The latest release from the Judd Apatow empire opens tomorrow here in Seattle, written by and starring comedian Amy Schumer and directed by Apatow himself. Schumer plays a magazine writer with commitment issues and a fondness for wine and weed. Much to her surprise, she falls for a dweeby sports surgeon (Bill Hader) and must choose between growing up and reforming her ways or losing a swell guy. The film thus deftly flips the gender roles of a typical Hollywood romantic comedy, as it’s been practiced in film and television of the past 30 years or so. That reversal is the motor of the funniest parts of the film: Schumer’s assertiveness with her boyfriends (an agonizing attempt at dirty talk from John Cena) and Hader’s heartfelt exchanges with his athlete friends (LeBron James and Amar’e Stoudemire). Filled with the surreal-improv style comedy from the supporting players that defines the Apatow brand (it’s no surprise that the clear winner this time is Tilda Swinton), the film is dragged down by the shambolic, disjunctive approach to narrative that has also come to define Apatow’s work.
Seemingly never content to tell a story in 90 minutes when it couldn’t more aimlessly be told in 130, the David Lean of comedy directors appends a dramatic parallel plot running alongside our conventional romantic comedy, with Colin Quinn as Schumer’s role model father, a serial womanizer, being put in a rest home. This strains the relationship between Schumer and her younger sister, Brie Larson, a suburban mom with a weird stepson and another kid on the way. The family material is tangentially related to the romantic comedy, as the father and the sister represent two paths Schumer can take, with an appended workplace comedy, with Schumer up for a big promotion at her magazine (run by Swinton), representing a third. Thus Schumer’s array of terrible options: The Ghost of Christmas Past (matrimony and motherhood), The Ghost of Christmas Present (the working life of a morally flexible Manhattanite in her 20s) and The Ghost of Christmas Future (slowly dying alone and miserable in a rest home).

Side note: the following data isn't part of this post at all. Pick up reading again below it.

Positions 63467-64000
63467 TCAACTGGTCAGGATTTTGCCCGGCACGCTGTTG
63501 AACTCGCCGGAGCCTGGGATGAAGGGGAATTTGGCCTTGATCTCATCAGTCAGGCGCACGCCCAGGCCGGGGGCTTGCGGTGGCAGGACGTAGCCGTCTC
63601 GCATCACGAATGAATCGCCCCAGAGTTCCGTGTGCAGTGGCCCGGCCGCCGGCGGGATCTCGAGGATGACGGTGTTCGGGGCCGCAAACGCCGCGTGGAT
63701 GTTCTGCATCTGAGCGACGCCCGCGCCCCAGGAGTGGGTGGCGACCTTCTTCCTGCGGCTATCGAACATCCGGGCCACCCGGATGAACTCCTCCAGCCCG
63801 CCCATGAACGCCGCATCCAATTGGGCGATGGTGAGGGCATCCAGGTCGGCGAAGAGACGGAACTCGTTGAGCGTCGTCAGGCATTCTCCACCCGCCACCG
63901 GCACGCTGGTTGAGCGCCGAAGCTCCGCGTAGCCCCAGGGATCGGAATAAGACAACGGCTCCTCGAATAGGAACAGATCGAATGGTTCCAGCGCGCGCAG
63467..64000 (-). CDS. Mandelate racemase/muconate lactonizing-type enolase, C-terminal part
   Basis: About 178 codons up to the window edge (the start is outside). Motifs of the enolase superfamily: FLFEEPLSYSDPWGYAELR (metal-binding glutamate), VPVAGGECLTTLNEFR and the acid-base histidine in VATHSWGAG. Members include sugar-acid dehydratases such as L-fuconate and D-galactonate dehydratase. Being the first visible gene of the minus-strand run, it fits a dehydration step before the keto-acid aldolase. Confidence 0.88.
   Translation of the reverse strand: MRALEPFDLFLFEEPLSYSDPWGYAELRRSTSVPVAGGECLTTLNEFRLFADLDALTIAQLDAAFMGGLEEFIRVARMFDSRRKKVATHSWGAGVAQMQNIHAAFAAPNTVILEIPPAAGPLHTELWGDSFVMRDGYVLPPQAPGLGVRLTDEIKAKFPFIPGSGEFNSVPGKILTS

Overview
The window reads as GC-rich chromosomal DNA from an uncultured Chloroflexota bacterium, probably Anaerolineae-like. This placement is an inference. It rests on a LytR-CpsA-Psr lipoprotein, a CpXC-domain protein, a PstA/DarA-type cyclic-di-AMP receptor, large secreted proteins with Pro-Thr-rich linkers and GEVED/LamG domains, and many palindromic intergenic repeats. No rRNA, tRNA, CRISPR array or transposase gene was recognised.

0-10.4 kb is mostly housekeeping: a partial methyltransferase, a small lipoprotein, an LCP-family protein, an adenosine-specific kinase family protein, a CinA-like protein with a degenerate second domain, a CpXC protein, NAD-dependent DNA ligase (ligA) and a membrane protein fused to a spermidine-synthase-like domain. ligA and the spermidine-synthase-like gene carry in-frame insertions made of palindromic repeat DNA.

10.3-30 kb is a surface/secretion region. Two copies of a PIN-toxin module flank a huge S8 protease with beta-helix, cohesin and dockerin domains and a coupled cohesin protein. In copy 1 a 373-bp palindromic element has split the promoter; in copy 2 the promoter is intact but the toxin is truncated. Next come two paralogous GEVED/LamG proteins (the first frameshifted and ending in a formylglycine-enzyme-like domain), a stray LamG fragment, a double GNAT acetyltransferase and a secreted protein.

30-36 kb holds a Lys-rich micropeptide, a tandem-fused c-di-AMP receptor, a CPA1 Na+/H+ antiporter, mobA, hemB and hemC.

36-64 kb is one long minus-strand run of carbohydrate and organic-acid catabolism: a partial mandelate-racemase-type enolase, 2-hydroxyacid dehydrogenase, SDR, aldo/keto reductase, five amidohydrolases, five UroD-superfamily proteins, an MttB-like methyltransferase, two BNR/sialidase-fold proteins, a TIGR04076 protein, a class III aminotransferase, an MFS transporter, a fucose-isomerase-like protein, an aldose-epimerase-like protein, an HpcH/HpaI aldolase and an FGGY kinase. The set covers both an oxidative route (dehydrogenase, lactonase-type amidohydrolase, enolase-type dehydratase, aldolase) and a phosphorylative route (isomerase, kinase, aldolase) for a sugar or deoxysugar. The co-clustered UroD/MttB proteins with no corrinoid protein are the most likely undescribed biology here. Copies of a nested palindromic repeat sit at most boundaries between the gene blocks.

But rather than actually developing any psychological insight, these threads mainly serve as a pretext for Schumer’s (usually very funny) jokes. This gives the film the rhythm of a sketch comedy rather than a coherent feature film. Every minute with Quinn and Larson is time spent not fleshing out Hader as a character, a problem exacerbated by not even introducing him until 45 minutes or so into the running time, and the romance with Hader distracts from the family drama, such that neither half of the film ever feels lived in (the workplace stuff is pure, hilarious, farce). The only real character in the film then is Schumer’s, but other than the gender role reversal, there isn’t anything particularly interesting about her. The performance doesn’t have the meanness of antiheroes like Charlize Theron in Young Adult or Kirsten Dunst in Bachelorette (or Charles Grodin in The Heartbreak Kid): Schumer’s drunken promiscuity is more adorable than transgressive.